Pick your eyeshadows.In general, you will want at least two shades: a lighter base shade and a darker lid shade. These can be similar or completely different colors. As with other types of powder makeup, eyeshadow can come in compacts as pressed powder or in small jars as a loose powder. Loose eyeshadows tend to be more vibrant but difficult to work with. These often contain pigment without binders and are therefore also called simply "pigments."
Use an eyeshadow brush.Picking a fine pencil brush will be easier to work with. However, wider brushes can be used when shading a large area, such as your entire lid. Shadow brushes with a rounded tip are generally best when working with loose pigment.You may also choose to use a sponge applicator instead, but blending with these takes a lot more time.
Load your brush with the lighter color.Be careful not to overload your brush. Too much powder can cause eyeshadow fallout on your cheeks. Remember that you can always easily add more eyeshadow, but removing it without ruining the rest of your makeup is much more difficult.
- If you're working with pressed powder, simply run your brush back and forth over your eyeshadow once or twice.
- If your lighter shade is a loose pigment, tap a small amount into the lid of its jar. Dip your brush into the smaller amount of pigment. Tap your brush on the side of the container to remove excess powder.
Apply the lighter shade all over your lid.Generally, you will want to use this lighter shade as a base. To do so, start with the bottom of your lid and sweep up. Stop somewhere below your eyebrow.
Load and apply the darker color.Load your brush with darker eyeshadow the same way as you did with the lighter color. In general, you will apply the darker shade across your entire eyelid, stopping at the crease. Do this with a single sweep of your brush, starting from the outer corner of your eye towards the inner corner.
Blend your colors together.Using your brush, sweep the border between the two colors back and forth a few times. Try to make the blended area as close to your eyelid's crease as possible. Avoid pressing down too hard by using light strokes. Repeat until the two colors have blended together seamlessly at their border.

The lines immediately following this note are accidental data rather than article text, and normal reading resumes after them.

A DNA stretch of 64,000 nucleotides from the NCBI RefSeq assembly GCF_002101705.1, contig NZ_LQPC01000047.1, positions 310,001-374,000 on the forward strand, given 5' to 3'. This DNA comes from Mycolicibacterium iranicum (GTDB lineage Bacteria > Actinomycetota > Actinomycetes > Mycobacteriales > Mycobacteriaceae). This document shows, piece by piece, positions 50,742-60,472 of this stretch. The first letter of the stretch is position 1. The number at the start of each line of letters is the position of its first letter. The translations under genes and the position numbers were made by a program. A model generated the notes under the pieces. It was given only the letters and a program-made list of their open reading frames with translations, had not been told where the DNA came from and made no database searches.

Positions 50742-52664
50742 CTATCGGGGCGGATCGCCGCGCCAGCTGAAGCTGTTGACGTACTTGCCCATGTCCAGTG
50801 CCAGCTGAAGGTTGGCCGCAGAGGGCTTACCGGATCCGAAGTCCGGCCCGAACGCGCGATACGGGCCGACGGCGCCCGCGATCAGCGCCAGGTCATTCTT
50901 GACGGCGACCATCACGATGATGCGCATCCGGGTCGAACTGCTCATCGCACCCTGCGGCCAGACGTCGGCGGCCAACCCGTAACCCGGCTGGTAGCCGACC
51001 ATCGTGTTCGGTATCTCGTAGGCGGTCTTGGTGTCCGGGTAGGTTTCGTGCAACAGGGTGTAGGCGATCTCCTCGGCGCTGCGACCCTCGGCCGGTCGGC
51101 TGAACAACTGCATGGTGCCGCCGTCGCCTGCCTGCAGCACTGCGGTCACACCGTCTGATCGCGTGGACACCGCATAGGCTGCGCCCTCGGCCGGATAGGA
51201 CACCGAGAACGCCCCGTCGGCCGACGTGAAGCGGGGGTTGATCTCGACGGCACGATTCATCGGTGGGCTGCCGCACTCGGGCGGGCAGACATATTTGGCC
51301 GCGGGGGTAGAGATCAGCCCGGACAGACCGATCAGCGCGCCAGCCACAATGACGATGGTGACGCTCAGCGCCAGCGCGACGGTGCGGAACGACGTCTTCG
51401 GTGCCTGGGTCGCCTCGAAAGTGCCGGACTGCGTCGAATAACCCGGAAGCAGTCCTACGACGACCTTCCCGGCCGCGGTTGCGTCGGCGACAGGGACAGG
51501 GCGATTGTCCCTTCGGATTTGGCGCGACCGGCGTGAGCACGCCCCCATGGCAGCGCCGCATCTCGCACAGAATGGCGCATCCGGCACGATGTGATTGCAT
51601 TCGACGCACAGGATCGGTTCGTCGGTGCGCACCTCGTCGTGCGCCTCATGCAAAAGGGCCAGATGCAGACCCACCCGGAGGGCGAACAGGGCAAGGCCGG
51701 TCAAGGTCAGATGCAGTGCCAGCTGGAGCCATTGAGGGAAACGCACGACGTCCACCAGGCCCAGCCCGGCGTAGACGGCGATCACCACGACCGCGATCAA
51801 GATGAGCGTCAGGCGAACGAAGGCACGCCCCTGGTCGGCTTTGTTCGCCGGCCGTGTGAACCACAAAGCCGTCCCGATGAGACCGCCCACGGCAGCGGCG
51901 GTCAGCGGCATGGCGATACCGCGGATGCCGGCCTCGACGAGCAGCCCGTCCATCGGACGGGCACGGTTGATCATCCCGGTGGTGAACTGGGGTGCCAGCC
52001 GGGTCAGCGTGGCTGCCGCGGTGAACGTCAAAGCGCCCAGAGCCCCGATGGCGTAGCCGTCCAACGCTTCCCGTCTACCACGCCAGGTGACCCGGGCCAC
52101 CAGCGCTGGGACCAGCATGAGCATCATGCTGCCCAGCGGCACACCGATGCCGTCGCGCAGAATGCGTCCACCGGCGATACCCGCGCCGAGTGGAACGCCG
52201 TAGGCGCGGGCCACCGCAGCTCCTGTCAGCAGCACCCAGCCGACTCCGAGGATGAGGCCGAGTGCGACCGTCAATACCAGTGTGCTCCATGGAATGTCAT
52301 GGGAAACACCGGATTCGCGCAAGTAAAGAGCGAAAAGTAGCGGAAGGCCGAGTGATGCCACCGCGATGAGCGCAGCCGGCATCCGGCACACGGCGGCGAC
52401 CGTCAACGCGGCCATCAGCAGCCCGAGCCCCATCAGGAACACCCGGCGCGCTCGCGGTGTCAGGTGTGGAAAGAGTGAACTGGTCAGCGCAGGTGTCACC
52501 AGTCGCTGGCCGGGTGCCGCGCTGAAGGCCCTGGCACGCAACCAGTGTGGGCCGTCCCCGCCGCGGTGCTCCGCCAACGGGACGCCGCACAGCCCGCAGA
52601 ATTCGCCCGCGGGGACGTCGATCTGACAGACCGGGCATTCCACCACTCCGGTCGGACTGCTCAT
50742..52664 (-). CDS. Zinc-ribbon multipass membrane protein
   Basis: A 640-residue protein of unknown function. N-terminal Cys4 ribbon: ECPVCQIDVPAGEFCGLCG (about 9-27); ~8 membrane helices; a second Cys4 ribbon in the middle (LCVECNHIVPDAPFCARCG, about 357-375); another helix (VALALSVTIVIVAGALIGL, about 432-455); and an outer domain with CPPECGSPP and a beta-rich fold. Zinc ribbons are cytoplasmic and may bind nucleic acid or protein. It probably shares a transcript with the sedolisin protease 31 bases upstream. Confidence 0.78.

Applying Setting Powder
Apply foundation first.Setting powder should be added after foundation and concealer but before lip and eye makeup. Setting powder is most important when using liquid or cream foundations, as it will reduce shine and help to keep your makeup from sliding off your face. It can also be used to extend the wear time of powder foundation.
Choose the right powder.Pick a powder that is either translucent or close to your natural skin tone. Make sure the product is advertised as a finishing or setting powder and not powder foundation.
- Powder that matches your skin tone will give extra coverage when concealing blemishes. However, it has the tendency to look thicker than translucent powders.
- Translucent powder can match all skin tones and looks less caked on compared to tinted powder. Just be sure to blend translucent powder extra well, as flash photography can make it stand out.
- Like most types of powder makeup, setting powder can be either a loose or pressed powder.
Load the powder onto a brush.Take a large, fluffy makeup brush and dip it into the powder or brush it across the compact. Tap or flick the brush lightly over the container once or twice. This will remove any excess powder from the bristles.
Dust your face with powder.Apply with light movements, focusing on the center of your face. Take care to go over your T-zone, the outer corners of your nose, your chin, and your cheeks. Avoid the outer edges of your face.
Blend the powder into your face.Use a kabuki brush or some other type of densely-bristled makeup brush. "Buff" the powder using small circular motions all across your face. This will keep your skin looking less pale and more natural.
QuestionMy friends got me a sponge, do I use that instead of the brush?ShinShin2017Community AnswerYou use the sponge applicator for applying liquid foundation; it works great leaves it looking lightly airbrushed. Just remember to keep the sponge clean and dry.Thanks!
- Consider using loose powder at home and carrying a pressed powder compact for midday touch-ups.
- Apply setting powder over pigments if you want to mute blush or eyeshadow that's too bright.
- Lightly spraying your face with hydrating mist after you're finished will create a more natural, less powdery finish.
Video: BASICS: HOW TO APPLY LOOSE OR PRESSED POWDER MAKEUP TUTORIAL